On meeting Ukraine’s president-elect, Petro Poroshenko, in Warsaw on Wednesday, President Barack Obama said the United States was “absolutely committed to standing behind the Ukrainian people … not just in the coming days … but in the coming years.”
That commitment is important because Ukraine has become the symbol of whether Russia can get away with destabilizing its European neighbors. Poroshenko must not only reform a sinking economy but also combat armed pro-Russian militias that have grabbed chunks of eastern Ukraine.
So Obama wasn’t kidding when he said, “The challenge now for the international community is to make sure that we are supporting Petro’s efforts.” The question is whether Washington and the European Union will rise to the challenge, which will become more acute in the coming weeks.
Having just returned from Ukraine, I believe Poroshenko and the current Ukrainian government are finally ready to start the economic reforms so vital for the country. They understand that Ukraine will no longer tolerate the massive Russian-style corruption practiced by the previous president, Viktor Yanukovych, who stole billions before decamping to Russia in February. That was the message of the middle-class Euro-maidan revolution that filled Kiev’s Independence Square for months, and ultimately led to Yanukovych’s exit.
“Ukraine has one-quarter of the Polish economy, even though we started at the same level 30 years ago,” says Ukraine’s impressive minister of economic development, Pavlo Sheremeta (who has an MBA from Emory University in Atlanta). “So it is absolutely understandable why people went out on the streets. If the president and parliament don’t deliver by 2015, the people will be back. I would expect another maidan. People don’t want to live like this.”
Russian meddling, however, makes it even harder for Ukraine to undertake the painful reforms necessary to get its economy on a solid footing. Moscow is playing political games with the price of its gas, on which Ukraine depends; it practically doubled the price to Kiev after Yanukovych fell.
And although it has recognized the results of the presidential elections, Moscow appears to be sending even more arms and men into eastern Ukraine to further destabilize the region. The message to Poroshenko: return to our economic and political orbit or we will make it impossible for you to govern.
In addition, the Kremlin is waging a propaganda war of epic proportions – beamed in via Russian TV to Russian-speaking Ukrainians – that falsely brands the Ukrainian government as “fascists.” A conversation with Sheremeta in his office makes clear how ludicrous such charges are.
The former president of the Kyiv School of Economics, the 42-year-old minister cites two urgent economic priorities: fighting corruption with “much more energy” and deregulating Ukraine’s economy from Russian-style controls.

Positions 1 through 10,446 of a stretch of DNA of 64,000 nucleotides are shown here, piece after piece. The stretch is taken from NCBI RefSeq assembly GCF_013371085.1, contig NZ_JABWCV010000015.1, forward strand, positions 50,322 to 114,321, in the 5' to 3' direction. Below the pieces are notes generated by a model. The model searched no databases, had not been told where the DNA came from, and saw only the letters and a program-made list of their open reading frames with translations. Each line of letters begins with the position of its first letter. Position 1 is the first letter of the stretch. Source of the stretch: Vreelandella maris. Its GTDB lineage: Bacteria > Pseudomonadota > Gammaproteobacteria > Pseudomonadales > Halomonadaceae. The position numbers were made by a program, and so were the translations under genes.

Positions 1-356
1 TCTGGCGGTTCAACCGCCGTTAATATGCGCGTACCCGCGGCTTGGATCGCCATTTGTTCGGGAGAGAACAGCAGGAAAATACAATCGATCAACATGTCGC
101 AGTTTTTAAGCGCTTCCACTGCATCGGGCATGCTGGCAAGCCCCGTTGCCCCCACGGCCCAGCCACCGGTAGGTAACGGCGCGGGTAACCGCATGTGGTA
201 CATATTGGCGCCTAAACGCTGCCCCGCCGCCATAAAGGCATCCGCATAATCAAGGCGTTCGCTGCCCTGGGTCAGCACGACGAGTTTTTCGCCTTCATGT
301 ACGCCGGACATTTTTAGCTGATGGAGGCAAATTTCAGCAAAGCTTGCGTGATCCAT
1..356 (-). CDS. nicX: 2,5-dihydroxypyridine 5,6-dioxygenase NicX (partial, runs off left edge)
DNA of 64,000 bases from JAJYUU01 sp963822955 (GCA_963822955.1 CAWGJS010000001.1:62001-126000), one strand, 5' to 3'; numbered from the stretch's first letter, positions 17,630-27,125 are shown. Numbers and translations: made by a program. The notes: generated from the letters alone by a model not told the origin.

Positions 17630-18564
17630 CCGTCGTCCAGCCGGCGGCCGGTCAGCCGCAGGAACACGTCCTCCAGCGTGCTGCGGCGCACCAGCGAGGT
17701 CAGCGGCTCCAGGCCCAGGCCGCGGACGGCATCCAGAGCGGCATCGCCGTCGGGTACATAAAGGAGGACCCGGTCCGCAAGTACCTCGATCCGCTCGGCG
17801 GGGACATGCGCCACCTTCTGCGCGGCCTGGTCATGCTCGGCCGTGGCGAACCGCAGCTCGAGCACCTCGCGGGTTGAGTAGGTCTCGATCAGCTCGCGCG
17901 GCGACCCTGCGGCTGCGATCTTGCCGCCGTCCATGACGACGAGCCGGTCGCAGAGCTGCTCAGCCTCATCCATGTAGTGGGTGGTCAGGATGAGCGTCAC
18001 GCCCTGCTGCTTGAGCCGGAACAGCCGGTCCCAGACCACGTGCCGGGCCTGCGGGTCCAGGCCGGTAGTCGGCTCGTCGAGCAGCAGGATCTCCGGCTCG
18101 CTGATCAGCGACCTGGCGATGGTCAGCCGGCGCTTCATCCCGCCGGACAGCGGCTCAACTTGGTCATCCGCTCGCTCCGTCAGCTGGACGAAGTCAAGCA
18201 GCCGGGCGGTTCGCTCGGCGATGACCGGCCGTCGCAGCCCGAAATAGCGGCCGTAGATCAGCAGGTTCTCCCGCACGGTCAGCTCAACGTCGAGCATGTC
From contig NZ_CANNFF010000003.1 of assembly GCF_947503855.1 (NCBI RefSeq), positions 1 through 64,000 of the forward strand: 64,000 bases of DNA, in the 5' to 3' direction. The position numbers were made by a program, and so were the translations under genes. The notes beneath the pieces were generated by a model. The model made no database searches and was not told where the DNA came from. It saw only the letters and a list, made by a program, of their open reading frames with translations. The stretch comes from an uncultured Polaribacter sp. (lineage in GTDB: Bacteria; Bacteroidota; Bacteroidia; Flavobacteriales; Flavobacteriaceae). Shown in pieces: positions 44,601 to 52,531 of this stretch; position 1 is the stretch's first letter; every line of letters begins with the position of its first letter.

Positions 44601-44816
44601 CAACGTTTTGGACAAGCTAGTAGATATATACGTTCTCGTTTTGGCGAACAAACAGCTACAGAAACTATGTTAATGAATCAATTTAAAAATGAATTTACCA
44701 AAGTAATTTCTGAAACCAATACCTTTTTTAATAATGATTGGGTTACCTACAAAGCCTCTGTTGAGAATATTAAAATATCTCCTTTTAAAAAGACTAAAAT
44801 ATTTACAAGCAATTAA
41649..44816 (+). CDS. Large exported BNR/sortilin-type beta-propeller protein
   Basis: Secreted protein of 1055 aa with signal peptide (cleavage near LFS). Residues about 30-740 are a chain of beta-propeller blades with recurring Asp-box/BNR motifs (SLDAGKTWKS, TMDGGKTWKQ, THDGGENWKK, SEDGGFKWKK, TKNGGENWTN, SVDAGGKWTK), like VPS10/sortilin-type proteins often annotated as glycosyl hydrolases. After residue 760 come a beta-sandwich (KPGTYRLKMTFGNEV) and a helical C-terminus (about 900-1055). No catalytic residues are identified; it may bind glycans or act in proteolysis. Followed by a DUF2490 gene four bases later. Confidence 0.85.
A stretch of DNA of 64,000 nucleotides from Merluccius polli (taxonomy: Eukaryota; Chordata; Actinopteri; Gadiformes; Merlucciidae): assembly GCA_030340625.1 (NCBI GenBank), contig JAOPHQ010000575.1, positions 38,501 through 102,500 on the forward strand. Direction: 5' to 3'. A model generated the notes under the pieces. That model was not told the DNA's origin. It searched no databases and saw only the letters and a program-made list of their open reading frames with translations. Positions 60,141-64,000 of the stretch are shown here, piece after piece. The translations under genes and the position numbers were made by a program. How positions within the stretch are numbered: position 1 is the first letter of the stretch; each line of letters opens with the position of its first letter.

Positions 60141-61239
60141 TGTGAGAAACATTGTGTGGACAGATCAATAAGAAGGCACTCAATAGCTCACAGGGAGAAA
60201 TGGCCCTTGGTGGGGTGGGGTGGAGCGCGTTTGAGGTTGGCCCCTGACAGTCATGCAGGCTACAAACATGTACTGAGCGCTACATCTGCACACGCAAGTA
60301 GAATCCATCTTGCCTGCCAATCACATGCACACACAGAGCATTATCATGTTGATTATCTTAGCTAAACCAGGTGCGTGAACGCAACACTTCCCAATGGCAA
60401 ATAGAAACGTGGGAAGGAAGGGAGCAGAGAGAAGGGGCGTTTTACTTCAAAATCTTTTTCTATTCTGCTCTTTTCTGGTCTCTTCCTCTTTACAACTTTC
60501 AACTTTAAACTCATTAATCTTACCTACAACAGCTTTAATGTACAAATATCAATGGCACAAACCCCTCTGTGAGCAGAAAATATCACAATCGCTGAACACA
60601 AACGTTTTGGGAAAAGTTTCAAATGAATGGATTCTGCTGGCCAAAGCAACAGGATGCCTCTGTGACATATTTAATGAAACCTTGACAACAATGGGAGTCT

Like Russia, post-communist Ukraine witnessed a sell-off of key state-owned resources for a song to well-connected individuals, often former party members, the richest of whom became known as “oligarchs.” Several oligarchs are now serving as governors, and Poroshenko – the chocolate billionaire – is sometimes considered in their number.
I asked Sheremeta how his country could reform if the oligarchs were still omnipresent. His reply: “Poroshenko has promised to sell his assets and not use his wealth for economic gains while he serves as president.” If wealthy individuals act as “good servants of Ukraine” and other players “have equal access to markets and state resources,” Sheremeta says, the reforms can move forward. This will be a stretch, but at least, unlike in Russia, Ukrainian officials recognize the problem and are trying to address it.
As for Mafia-style corruption and corrupt courts, Sheremeta says his government understands “the country can’t develop further if it doesn’t take care of these wrongs.”
Moreover, says the minister, the government also knows, given its geography, it has “to deal with both the European Union and Russia. Both sides must understand that solutions of ‘either-or’ can’t be good for us.”
But an openness to Russia does not mean that Ukraine will abandon its efforts to implement rule of law or cease its efforts to join the European Union. It doesn’t mean it will cling to a Russian-style economy with subsidies it cannot sustain.
And it doesn’t mean that Ukraine will, like Russia, clamp down on the civil society that went to the streets. On the contrary, says Sheremeta, “It is absolutely vital that civil-society activists keep an eye on the economy.” Indeed, groups of professionals who took part in the demonstrations are now lobbying for specific legislation to reform courts and the health system, and to devolve more powers to the regions. Sheremeta told me he is in regular touch with their leaders, who are notching some successes.
Talking to the minister, it is possible to imagine that Ukraine could emulate Poland and become an economic success story over the next decade, in agriculture, IT, and industry – were Moscow not so determined to prevent it. Helping them get there will require Western resolve.
Contact Trudy Rubin at firstname.lastname@example.org.